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@prakashgupta, can you please start a separate thread for your project, otherwise you are hijacking this thread, which has only partial relevance to what you want to discuss/contribute.

The intention of this thread is for us to figure out how to complete the lessons and the problem at the moment is the lack of hardware resources provided by Colab (GPU) and not the lessons’ setup. I had no problems with direct setup, as it was explained in the original post.

Thank you.

p.s. I edited the name of the thread to be more specific about what this is about.

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@stas I am sorry if my post came across as out of context, this was never the intent.
Using the steps mentioned in the article I posted, one can complete lesson 1 on Google Colab without any error. I have personally verified it 3-4 times on different colab instances. Clouderizer setup allows us to run lessons on Jupyter notebook (rather than Colab notebook) and hence we can use original Github version notebooks without any changes.

I am not sure if Tesla K80 GPUs available in Colab are limited. I took a dump of nvidia-smi from colab instance Jupyter Terminal and compared it with GPU usage of same project running on an AWS p2.xlarge spot instance. GPU memory consumption and utilizations were pretty similar between the two. Training speed on both machines was very close as well.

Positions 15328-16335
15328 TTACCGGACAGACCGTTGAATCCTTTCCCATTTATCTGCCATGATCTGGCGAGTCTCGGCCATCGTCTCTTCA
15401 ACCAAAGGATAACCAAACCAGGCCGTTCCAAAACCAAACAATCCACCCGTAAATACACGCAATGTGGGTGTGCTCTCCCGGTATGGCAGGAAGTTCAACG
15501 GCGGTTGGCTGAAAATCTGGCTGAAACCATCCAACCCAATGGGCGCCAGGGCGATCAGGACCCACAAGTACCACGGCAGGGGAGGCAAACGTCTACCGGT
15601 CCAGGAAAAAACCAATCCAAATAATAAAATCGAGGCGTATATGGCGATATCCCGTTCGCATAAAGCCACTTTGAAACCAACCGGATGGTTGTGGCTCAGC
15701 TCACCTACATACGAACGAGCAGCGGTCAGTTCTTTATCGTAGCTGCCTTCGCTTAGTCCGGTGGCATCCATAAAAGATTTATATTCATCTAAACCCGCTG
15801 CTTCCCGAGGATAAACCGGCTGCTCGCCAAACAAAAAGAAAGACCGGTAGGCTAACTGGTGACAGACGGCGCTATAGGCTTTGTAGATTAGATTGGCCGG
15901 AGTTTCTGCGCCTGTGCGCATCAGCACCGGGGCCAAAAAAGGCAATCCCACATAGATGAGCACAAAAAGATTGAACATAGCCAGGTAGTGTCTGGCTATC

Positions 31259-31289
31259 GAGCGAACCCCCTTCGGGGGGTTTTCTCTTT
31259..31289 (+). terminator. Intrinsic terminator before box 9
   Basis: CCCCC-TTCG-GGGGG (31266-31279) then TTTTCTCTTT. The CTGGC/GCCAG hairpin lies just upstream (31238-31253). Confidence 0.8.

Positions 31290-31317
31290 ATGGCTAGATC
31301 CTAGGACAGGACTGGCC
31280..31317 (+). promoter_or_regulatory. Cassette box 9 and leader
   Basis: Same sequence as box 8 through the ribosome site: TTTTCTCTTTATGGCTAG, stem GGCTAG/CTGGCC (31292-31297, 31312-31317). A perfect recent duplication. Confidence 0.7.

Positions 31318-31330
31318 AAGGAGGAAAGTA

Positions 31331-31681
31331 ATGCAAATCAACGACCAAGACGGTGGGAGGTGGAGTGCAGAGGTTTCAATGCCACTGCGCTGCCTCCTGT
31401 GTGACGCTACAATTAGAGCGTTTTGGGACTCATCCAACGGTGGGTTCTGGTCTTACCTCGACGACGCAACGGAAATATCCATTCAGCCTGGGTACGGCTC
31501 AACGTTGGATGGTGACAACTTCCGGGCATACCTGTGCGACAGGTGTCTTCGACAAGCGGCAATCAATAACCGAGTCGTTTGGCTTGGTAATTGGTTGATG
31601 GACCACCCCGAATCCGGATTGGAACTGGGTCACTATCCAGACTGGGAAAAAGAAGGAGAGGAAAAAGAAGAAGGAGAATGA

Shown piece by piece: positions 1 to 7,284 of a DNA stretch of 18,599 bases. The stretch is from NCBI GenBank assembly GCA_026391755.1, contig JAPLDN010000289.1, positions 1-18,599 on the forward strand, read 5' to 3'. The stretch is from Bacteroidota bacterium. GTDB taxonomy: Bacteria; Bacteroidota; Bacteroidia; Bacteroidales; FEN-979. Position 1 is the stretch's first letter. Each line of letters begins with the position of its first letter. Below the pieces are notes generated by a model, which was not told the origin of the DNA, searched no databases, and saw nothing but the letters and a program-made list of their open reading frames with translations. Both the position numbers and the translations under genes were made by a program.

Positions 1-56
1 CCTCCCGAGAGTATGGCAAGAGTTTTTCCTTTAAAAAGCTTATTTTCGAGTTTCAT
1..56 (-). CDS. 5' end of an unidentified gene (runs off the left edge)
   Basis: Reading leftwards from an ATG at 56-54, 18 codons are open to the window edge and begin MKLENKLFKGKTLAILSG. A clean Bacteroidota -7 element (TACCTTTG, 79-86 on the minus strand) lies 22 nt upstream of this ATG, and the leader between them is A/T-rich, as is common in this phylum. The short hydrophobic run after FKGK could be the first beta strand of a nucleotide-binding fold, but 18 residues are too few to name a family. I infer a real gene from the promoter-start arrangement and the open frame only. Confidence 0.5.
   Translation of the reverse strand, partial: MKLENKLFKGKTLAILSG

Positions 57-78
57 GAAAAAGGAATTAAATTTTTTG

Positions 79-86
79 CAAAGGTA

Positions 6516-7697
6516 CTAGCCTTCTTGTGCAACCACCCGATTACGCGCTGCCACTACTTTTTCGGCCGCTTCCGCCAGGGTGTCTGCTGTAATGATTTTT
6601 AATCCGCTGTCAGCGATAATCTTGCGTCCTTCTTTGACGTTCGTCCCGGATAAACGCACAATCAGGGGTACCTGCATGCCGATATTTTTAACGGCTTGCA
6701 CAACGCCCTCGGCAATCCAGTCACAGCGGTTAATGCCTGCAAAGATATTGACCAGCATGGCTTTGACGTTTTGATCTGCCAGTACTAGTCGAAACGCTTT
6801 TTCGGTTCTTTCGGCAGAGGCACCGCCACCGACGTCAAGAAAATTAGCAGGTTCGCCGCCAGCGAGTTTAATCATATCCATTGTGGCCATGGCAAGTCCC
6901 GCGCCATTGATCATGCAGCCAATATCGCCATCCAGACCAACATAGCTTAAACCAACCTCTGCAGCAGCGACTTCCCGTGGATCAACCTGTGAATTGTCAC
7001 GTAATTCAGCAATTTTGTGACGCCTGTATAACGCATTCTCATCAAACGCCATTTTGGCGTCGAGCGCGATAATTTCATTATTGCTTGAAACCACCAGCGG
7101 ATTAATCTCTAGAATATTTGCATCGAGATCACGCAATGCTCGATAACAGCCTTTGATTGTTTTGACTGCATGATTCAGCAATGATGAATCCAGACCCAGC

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Glad to hear it worked for you. We can discuss the widget issue in another thread.


  1. tried clouderizer - unfortunately no magic happened - the 556MB limit is still the same problem, failing with cuda memory error, and need to tweak the notebook to reduce size. Thanks to Prakash’s input on Medium, we now know that some people get access to 11GB of RAM (he does in India), others only 0.5GB (I do in Canada).

  2. I did succeed to run the whole lesson one on 556MB by splitting lesson1 into 2 notebooks. Both have the same setup parts, but the second notebook’s code (after copying the setup) starts with Improving our model.

I used my GPU memory diagnostics function to find a good breaking point.

And I had to use a very small sz=28. Such tiny images clearly won’t give good learning, but you can still follow the lesson. I might play some more to find a larger sz that still fits into the limited memory. part2’s run definitely has no memory to spare, part1 has some extra.

I placed the working notebooks here if you want to use those:


I met the same issue, and I found my problem was caused by the code below:

from tensorflow.python.framework.test_util import is_gpu_available as tf
if tf()==True:

I used your Code to check the GPU memory usage status and find the usage is 0% before running the code above, and it became 95% after.

it’s not fastai related, but I think my finding may help you guys find the root cause of your problem, maybe some simple codes are consuming most of the memory to make the learning codes unable to fully run it’s cause…

for me, I simplified your code for my purpose and get my problem solved, thx for your inspiration

!ln -sf /opt/bin/nvidia-smi /usr/bin/nvidia-smi
!pip install gputil
  import GPUtil as GPU
  GPUs = GPU.getGPUs()